Barrett's Esophagus Treatments

Barrett's esophagus will not go away on its own. It must be treated through endoscopic treatments or surgery. The goal of these procedures is to remove the Barrett cells and any dysplasia and cancer cells, encouraging normal esophageal tissue to grow back as the area heals.

There are several endoscopic therapies available for the treatment of severe dysplasia and cancer, including:

  • Photodynamic therapy (PDT): PDT uses a light-sensitizing agent (Photofrin) and a laser to kill abnormal cells. Photofrin is injected into a vein and the patient returns 48 hours later. An endoscope is then inserted into the esophagus and the laser light activates the Photofrin, which then destroys the Barrett tissue.
  • Endoscopic mucosal resection (EMR): EMR is a procedure in which the Barrett lining is lifted, and a solution is injected underneath it. The lining is then removed through the use of an endoscope. If an EMR is used to treat cancer, an endoscopic ultrasound is used to determine whether the cancer involves only the top layer of cells.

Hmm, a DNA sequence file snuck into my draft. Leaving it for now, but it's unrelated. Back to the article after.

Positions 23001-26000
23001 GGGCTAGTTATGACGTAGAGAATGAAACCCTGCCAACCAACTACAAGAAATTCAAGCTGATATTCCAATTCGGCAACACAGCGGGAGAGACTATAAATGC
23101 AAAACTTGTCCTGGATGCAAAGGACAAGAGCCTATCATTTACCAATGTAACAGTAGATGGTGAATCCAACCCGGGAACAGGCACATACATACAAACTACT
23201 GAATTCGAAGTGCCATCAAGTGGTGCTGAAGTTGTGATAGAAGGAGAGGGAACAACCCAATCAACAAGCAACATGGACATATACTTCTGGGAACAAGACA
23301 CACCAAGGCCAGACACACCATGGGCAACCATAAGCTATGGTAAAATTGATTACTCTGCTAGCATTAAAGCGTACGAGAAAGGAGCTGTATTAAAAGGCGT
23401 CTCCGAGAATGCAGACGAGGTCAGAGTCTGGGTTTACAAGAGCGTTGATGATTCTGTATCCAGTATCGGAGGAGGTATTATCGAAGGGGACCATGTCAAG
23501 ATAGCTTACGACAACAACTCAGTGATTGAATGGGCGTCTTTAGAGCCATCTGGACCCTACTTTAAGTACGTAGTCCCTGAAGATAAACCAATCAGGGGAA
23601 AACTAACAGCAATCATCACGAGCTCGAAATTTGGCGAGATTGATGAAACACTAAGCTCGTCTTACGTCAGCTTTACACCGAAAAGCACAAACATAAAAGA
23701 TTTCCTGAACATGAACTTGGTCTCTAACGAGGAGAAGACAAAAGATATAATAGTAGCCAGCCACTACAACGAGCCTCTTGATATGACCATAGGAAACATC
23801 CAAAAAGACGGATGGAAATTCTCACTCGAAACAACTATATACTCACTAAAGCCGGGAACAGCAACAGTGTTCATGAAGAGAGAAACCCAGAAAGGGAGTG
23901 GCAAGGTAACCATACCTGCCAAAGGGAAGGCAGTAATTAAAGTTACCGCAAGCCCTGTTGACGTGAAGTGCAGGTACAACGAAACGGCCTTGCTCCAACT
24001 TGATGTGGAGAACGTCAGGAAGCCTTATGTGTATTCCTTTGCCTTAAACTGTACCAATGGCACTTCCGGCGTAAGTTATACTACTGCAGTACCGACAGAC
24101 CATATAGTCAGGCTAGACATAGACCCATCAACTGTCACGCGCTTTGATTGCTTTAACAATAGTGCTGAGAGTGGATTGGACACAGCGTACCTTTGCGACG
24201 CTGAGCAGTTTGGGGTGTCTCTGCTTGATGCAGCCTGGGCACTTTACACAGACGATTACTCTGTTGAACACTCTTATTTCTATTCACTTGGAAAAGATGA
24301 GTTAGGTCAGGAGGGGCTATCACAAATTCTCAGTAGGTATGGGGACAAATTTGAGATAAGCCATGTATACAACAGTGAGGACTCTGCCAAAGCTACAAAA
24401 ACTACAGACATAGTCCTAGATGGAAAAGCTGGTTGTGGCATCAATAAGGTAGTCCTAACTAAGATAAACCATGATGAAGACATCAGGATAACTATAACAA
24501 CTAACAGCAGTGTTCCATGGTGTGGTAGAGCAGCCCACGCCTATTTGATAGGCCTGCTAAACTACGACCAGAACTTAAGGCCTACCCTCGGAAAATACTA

Surgical options may be considered if cancer has been diagnosed or the dysplasia is severe.

  • Esophagectomy: The most common surgical procedure for Barrett's esophagus, an esophagectomy involves the removal of most of the esophagus, pulling a portion of the stomach up into the chest, and attaching it to the remaining esophagus.